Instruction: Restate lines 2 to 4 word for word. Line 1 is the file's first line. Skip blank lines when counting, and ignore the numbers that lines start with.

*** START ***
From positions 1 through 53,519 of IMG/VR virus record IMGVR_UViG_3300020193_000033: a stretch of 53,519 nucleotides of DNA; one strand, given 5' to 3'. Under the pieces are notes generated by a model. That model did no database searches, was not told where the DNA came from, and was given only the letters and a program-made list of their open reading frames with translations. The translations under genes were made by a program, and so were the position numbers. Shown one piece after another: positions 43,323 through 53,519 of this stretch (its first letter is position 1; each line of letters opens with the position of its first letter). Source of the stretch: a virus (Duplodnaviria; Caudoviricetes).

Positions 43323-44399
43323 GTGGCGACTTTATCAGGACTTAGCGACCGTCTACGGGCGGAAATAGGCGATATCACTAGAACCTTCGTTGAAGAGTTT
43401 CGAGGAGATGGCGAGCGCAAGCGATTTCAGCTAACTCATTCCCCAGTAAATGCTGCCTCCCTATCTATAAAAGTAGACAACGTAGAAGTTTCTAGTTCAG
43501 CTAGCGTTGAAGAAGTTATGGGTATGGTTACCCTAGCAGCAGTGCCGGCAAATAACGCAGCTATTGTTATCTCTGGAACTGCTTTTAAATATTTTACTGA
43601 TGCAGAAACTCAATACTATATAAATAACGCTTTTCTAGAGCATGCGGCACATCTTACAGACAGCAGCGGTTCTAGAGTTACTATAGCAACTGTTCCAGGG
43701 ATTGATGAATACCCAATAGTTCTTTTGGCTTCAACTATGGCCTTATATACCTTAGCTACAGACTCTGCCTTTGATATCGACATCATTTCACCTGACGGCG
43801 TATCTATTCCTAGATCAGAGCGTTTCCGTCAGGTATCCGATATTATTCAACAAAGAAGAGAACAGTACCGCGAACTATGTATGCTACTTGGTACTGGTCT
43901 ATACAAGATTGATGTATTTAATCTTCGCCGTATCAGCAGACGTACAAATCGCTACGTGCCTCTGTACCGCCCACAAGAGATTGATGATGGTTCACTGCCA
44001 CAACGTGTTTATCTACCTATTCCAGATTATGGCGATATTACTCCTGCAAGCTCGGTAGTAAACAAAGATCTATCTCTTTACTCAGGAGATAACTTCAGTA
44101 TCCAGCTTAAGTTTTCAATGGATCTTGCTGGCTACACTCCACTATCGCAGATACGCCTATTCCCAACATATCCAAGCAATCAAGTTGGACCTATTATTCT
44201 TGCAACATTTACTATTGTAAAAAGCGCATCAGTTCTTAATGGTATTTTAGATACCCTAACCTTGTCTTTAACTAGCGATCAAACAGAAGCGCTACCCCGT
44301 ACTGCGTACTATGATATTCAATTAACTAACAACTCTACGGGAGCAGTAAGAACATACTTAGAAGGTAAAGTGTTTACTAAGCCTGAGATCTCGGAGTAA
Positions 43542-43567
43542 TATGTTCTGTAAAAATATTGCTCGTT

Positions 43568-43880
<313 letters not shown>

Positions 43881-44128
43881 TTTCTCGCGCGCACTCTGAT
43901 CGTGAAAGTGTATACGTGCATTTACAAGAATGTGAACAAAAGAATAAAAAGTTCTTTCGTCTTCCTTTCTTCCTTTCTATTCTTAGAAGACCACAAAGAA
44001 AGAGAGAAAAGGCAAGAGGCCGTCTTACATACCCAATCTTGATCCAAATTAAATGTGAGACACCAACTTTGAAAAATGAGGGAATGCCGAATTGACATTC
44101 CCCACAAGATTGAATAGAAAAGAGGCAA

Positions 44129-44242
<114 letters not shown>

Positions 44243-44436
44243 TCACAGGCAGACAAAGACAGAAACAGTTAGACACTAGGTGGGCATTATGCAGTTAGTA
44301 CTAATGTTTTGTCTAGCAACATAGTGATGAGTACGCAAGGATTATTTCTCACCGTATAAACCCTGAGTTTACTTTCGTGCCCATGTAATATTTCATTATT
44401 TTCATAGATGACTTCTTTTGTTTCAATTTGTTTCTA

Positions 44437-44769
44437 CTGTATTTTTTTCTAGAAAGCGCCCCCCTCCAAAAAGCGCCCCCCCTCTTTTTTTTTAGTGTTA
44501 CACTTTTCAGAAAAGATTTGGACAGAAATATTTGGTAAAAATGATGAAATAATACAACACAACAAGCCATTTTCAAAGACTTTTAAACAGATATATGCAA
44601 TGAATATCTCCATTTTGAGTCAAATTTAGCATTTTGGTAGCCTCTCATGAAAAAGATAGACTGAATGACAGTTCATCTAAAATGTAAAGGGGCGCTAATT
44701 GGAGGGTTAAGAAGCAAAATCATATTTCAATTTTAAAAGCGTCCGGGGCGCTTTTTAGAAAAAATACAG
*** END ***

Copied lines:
Positions 43323-44399
43323 GTGGCGACTTTATCAGGACTTAGCGACCGTCTACGGGCGGAAATAGGCGATATCACTAGAACCTTCGTTGAAGAGTTT
43401 CGAGGAGATGGCGAGCGCAAGCGATTTCAGCTAACTCATTCCCCAGTAAATGCTGCCTCCCTATCTATAAAAGTAGACAACGTAGAAGTTTCTAGTTCAG